Newsletter – Responsive Design with SharePoint 2


From cell phones to tablets to laptops to full-size workstations – your web site must look good and provide value on all devices or you’re wasting money and squandering opportunities.  Responsive Design is a way to dynamically alter page layouts to provide an optimal user experience across all devices.  Is it time to ditch your current, unresponsive web site?

Unresponsive = Unproductive, No Sale

Unless your web designer anticipated a variety of screen sizes and orientations, when your web site is viewed, for example, on a small tablet held in portrait orientation, your pages are probably impossible to view.  The pages are clipped and require scrolling in all directions or get zoomed out to show the entire, illegible page with tiny text and graphics.  Either way the user has to really work to make use of your site.  Research as well as Alto’s own experience with search engine marketing statistics shows that when a useless page gets displayed the user rarely stays long: the page is abandoned and the opportunity is lost.

In short: your existing web site needs to be recycled and repackaged.

When Less is More

In contrast, responsive design allows the designer to react intelligently to the size and orientation of the screen.  For example, on a full sized workstation in landscape mode, a three column layout with large images looks terrific.  The same layout in portrait mode works better with two columns and if the screen is very small, a single column is the only option that works.  The designer anticipates the screen size and orientation and alters the layout to provide an optimal experience.

Same goes for the size of photographs and other images.  Images that look great on a large monitor end up way out of proportion on smaller devices.  It might even make sense to eliminate some images all together if there isn’t room.

Importantly, you must consider site navigation. A fancy drop-down menu with a dozen choices spread across a wide, landscaped page works great with a high-precision mouse pointer.  Not so much when the user is trying to position a finger with hyper accuracy just to get a menu to appear.  A responsive design changes components like menus and other navigation aids so they remain useful on touch screens and limited screen space.

Ditch Your Expensive Web Site!

If you created your website more than a couple of years ago you’re probably paying some steep monthly fees for hosting and maintenance.  It also probably takes several phone calls and emails to a web developer to make even the simplest change.  Your web site ends up updated only occasionally and is all but useless on small devices.  This is a great time to consider a change because wonderful options are now available at prices anyone can afford.

SharePoint Online

Any edition of SharePoint can accommodate responsive designs.  Alto is particularly excited about SharePoint Online, the cloud version of SharePoint that is part of many Office 365 licenses.  SharePoint Online offers a way for companies with simple web presence needs to get a responsive design that can be maintained by non-technical users.

The way it works:  When you purchase even a single Office 365 license that includes SharePoint (which can be as low as $5/month at the time of this writing), in addition to the terrific collaboration features of a SharePoint Intranet for your staff, you also get a free, public-facing web site.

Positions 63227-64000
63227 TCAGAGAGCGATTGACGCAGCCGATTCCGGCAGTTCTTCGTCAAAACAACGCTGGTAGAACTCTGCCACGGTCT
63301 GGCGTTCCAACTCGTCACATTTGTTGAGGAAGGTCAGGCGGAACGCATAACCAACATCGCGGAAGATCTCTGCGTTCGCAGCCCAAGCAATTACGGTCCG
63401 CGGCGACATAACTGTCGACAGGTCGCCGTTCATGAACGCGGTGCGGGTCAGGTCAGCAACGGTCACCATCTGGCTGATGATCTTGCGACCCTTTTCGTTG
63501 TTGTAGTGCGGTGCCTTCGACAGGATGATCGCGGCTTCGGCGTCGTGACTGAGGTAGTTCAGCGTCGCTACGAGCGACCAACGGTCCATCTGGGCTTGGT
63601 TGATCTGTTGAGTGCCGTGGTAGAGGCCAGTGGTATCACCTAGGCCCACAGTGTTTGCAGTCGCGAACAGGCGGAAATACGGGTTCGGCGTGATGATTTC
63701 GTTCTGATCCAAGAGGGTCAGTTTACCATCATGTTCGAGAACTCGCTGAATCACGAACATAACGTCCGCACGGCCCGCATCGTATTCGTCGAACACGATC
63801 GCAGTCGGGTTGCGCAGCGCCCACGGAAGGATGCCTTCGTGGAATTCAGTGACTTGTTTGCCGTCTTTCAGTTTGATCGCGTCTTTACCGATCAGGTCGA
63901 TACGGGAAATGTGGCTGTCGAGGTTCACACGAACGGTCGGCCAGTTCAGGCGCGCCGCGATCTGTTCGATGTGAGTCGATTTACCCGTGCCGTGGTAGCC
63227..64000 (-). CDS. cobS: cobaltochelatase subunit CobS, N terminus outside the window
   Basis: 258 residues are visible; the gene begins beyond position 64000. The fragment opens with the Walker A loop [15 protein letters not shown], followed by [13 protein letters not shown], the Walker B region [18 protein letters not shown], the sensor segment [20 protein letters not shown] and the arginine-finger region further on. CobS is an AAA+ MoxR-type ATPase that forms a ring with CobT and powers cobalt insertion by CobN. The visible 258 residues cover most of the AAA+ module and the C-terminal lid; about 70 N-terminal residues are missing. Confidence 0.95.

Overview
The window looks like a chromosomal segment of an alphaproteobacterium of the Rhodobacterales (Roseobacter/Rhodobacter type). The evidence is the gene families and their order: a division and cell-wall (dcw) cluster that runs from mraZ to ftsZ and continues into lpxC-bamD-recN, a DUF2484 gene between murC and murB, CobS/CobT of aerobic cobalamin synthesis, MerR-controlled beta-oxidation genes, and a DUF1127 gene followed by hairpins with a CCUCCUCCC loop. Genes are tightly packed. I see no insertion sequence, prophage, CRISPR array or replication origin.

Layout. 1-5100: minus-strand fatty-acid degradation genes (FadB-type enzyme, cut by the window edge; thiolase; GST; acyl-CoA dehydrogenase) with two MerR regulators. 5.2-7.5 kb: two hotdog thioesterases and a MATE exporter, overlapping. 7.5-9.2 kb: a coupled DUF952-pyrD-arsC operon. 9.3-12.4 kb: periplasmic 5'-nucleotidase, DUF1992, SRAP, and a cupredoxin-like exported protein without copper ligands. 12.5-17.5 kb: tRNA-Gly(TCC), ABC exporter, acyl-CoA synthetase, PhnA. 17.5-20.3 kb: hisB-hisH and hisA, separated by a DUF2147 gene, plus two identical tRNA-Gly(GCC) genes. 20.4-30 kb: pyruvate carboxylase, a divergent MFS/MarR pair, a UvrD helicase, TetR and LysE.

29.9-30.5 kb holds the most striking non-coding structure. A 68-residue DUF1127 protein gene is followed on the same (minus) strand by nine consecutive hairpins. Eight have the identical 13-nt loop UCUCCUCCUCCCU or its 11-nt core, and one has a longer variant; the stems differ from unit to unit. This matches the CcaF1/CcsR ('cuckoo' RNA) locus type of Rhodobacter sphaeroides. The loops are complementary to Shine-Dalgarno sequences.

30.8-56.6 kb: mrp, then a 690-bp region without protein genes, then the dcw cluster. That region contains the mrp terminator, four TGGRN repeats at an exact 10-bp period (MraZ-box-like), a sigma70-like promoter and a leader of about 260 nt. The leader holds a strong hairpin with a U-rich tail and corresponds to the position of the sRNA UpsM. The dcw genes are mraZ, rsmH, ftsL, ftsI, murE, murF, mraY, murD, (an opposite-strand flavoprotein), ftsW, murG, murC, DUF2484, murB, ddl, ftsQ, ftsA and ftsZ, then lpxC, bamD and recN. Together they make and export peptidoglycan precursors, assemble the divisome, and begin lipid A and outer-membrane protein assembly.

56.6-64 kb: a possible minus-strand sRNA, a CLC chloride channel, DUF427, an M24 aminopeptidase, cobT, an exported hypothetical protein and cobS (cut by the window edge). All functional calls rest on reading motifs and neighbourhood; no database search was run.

All of this is hosted in the cloud in Microsoft data centers.  Microsoft provides the network operations staff and handles security, firewalls, backups and everything else.  You concentrate on keeping your web site fresh, useful and a valuable asset for your company.

Know Your Limitations

The free public-facing web site that comes with SharePoint Online is intended for “web presence” types of sites which are typical for most small and medium businesses.  If your needs grow beyond the limits, other editions of SharePoint are available to accommodate your needs without losing your investment.  You can start small and grow with SharePoint.

Get Started, Get Responsive

Responsive design happens in two stages.  The first stage is a one-time investment in an experienced SharePoint web designer who works with you to determine how your web site content can be best displayed on a variety of devices.  This results in one or more page layouts where page elements are dynamically arranged and sized.

From there, your non-technical staff leverages the easy-to-use content creation and management features of SharePoint to keep content fresh and useful to your site visitors.

Summary

SharePoint is a powerful and capable platform that can handle a wide variety of business challenges, including responsive design.  Once the dynamic adjustments are configured, nontechnical users can participate in content creation and updates to keep your web site fresh and useful.  It’s time to make the change.

If you’re curious about SharePoint or Office 365 and want to learn more, Alto offers consulting and other education opportunities designed to get you up to speed, fast on the concepts and address all your questions and concerns.

Contact Alto if you’d like to learn more about how SharePoint’s many features streamline business communications and increase productivity.


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2 thoughts on “Newsletter – Responsive Design with SharePoint

  • Zach

    Things are getting more and more mobile based. By simply starting with a responsive design approach you will be catering to every device out there. There are tons of pre-built themes for SharePoint that you can purchase to get on the right track.